Pre-paid funerals

The pre-paid option is a better choice, and covers all or part of your funeral, usually at today's prices. The services you pay for are covered when you die, regardless of how much they cost at the time. However, they can be inflexible in case you move interstate to be with family, make sure there is the option to transfer it to another service.

There are a few ways to fund pre-paid funerals.

  • Small contributory funds: You make small, regular payments for part or all of a funeral service with a particular funeral director. Conditions vary between funds.
  • Pre-purchased products: You pay for a cemetery plot, wall niche or place in a memorial garden, usually directly from the cemetery or crematorium.
  • Pre-paid funeral plans: You choose the type of funeral you'd like and pay for it in full. Or make a deposit and pay installments over a fixed period. Few plans offer a refund if you cancel – check this before committing.

Some states require registration of pre-paid funerals – check with the Fair Trading office in your state for more information

What is Funeral Insurance?
Your funeral is your farewell to life, family and friends so of course you want it to be a special occasion but not a financial burden for loved ones.

According to a 2018 survey, the average cost of a funeral in Australia is $7,449. And ASIC’s MoneySmart website says funerals can cost anywhere from $4,000 for something simple to $15,000 for something fancier. Costs are estimates only and vary depending on state, and the services and features chosen.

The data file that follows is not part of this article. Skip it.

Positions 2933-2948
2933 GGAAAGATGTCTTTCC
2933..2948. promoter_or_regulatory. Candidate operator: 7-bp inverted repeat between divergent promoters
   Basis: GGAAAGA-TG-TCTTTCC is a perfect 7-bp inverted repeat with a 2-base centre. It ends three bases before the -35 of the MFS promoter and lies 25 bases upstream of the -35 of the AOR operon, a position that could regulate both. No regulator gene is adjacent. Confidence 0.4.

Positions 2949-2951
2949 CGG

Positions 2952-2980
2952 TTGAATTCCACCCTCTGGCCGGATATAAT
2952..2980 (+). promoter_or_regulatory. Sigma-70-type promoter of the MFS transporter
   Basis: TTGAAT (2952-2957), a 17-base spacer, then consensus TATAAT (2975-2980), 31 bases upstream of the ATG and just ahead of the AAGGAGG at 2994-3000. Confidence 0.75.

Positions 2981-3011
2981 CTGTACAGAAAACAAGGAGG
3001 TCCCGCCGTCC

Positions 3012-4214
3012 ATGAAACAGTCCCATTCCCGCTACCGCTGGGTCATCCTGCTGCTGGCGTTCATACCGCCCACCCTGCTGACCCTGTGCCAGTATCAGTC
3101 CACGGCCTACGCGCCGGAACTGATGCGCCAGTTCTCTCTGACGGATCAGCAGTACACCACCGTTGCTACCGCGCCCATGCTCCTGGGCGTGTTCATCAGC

Many people do not have that kind of money readily available to pay the funeral expenses. This is where Funeral Insurance comes in.

With Funeral Insurance, you pay a regular premium into your funeral policy. When you die your family gets a lump sum, usually paid within 24 hours of receiving the completed claim.

This money can be used to cover:

The funeral director’s fee
The casket/coffin
Fee for the chapel (if you use one) and the venue for the wake
Cemetery plot and headstone or cremation and urn
Catering for the wake
How does our Funeral Insurance work?
It’s simple and straightforward:
Work out how much money is needed for your funeral. Get an approximate idea of funeral costs then ring around for quotes
When the time comes, we ensure a fast, smooth payout so your family can pay upfront for your funeral expenses.


Plenty of folks use life insurance as a means to cover funeral expenses. In fact, 84% of life insurance policyholders cite final expenses as a reason for buying life insurance, according to the 2020 Life Insurance Barometer report from industry-funded groups LIMRA and Life Happens.